Here on Bribie Island we had our own excitement this week with a visit from a 15th century (1480s) caravel, Notorious (not to be confused with Johnny Depp's The Black Pearl which has been seen out and about on the Gold Coast). I tried to get a photo of Notorious with the Glass House Mountains in the background to prove it really was Bribie. But the wind and the tide were determined not to let me get a broadside view.

Notorious in Pumicestone Passage
with the Glass House Mountains in the distance
Notorious' owner and builder was inspired by the legend of the Mahogany Ship from south western Victoria and I was familiar with this from my time in Victoria. It was last seen in 1886, having first been seen by Europeans in 1836. It was thought to have been a Spanish or Portuguese caravel from 1522 which is long before Captain Cook sailed up the east coast of Australia in 1770. Notorious launched in Port Fairy in 2011 and has now sailed between Hobart and Port Douglas and various ports in between. Of course it has its own Notorious Facebook page so that you can follow her adventures.

In the coming week we have family visiting and a couple of grandkids running around so I'm not too sure how much time I will get in the study. I still have to find time to finish a big writing project and a few smaller research queries to do. No doubt there will be exciting new links through social media that I will want to follow up and already I have a small pile of paper journals and magazines to read. Perhaps the family will all  want an afternoon nap! Until next time have a great week of genealogy.

Saturday, 7 January 2017

Genealogy Good Habits, Geneamemes & New Records - Genealogy Notes 1-7 Jan 2017

Well the first week of 2017 went by in a flash. Last week I mentioned the nephew with the interest in family history, well he emailed and a spent a bit of time organising information to send him along with an ancestors chart and descendants report. It is so easy when you use genealogy software and email. Now I'm hoping he will come back with some information on his branch of the family.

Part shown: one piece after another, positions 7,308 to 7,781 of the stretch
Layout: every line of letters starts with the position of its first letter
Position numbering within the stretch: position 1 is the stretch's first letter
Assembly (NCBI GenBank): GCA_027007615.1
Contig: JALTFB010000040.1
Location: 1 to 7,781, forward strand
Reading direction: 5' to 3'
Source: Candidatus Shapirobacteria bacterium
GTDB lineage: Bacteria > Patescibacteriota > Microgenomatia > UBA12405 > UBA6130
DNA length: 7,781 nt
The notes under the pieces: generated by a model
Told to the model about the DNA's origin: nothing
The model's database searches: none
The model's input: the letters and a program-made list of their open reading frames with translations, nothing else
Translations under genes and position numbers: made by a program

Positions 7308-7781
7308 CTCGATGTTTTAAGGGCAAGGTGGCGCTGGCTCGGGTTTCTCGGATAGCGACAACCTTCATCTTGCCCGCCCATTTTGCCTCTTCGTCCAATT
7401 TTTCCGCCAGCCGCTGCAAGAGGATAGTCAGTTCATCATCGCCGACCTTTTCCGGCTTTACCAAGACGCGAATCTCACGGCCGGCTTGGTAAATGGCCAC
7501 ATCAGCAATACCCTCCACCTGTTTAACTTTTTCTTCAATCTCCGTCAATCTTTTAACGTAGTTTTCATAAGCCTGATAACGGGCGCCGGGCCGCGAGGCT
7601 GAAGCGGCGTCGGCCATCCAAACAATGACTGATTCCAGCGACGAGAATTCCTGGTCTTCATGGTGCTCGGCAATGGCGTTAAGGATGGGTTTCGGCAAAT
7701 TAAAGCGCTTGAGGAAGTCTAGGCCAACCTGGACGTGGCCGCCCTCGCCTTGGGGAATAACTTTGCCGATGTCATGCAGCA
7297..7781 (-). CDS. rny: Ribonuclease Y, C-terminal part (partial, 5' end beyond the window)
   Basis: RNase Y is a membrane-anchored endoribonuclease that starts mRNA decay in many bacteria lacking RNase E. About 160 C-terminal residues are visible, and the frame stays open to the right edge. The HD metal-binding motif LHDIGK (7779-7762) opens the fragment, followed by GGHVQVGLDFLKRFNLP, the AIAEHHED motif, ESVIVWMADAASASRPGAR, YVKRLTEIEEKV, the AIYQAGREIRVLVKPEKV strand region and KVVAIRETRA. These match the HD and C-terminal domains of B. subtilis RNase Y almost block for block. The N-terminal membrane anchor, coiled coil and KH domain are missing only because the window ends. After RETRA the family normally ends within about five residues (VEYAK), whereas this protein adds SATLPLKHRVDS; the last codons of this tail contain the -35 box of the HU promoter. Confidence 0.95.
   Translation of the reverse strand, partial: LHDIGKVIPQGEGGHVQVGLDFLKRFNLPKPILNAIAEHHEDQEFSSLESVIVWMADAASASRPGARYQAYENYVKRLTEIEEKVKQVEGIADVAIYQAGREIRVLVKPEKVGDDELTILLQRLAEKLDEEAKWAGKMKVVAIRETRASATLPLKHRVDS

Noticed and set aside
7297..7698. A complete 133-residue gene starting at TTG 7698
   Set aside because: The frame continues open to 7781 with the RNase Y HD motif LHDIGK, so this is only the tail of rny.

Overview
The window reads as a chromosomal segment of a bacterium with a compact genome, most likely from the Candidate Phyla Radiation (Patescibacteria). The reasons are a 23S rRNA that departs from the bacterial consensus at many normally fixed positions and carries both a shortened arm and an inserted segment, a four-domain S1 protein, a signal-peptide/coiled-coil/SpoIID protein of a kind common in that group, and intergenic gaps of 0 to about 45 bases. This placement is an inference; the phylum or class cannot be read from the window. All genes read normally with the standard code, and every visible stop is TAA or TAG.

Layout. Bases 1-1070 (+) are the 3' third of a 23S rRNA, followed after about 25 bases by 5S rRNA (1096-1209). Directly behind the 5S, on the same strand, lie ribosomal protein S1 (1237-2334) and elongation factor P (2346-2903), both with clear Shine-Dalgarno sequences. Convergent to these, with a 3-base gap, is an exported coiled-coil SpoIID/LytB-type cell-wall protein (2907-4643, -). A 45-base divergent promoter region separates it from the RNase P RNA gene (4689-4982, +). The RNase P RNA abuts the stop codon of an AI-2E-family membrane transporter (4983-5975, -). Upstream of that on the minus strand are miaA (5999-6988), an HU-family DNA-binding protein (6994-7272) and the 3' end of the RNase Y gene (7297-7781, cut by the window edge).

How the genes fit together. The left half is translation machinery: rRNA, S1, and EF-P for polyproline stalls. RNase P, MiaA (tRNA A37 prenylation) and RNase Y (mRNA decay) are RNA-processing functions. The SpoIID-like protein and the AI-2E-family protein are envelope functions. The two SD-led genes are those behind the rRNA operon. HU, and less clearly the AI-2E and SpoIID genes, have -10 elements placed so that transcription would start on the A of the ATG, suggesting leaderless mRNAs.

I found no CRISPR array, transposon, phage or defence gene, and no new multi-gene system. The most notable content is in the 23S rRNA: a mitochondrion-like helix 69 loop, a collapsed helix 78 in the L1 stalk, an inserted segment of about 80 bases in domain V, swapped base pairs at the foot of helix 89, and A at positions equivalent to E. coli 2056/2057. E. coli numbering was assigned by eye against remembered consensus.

There have been lots of genealogy announcements and the good news from the Ryerson Index to death notices and obituaries in Australian newspapers from 1803 to almost the present.  There are now nearly 6 million entries in 320 newspapers but remember to check the coverage for the newspaper you want. The really good news is that they now have a new facility whereby you can search on the given name only. This should make it easier to find women with uncommon given names and you don't know their married name.  It can also help if a male has an uncommon given name. Other filters include year, state and name of newspaper.

I enjoyed participating in the Accentuate the Positive Geneameme in 2016.  Everyone should take the time to reflect on what progress you have made on the family history over the year. In some ways I'm lucky that I do this regular blog because I usually tend to include any exciting news on my own family history. I also have my SHHE Genie Rambles blog where I tend to write up some of my new discoveries although I didn't do as much family history blog writing in 2016. It was more reporting on genealogy events I attended which are also good to look back on.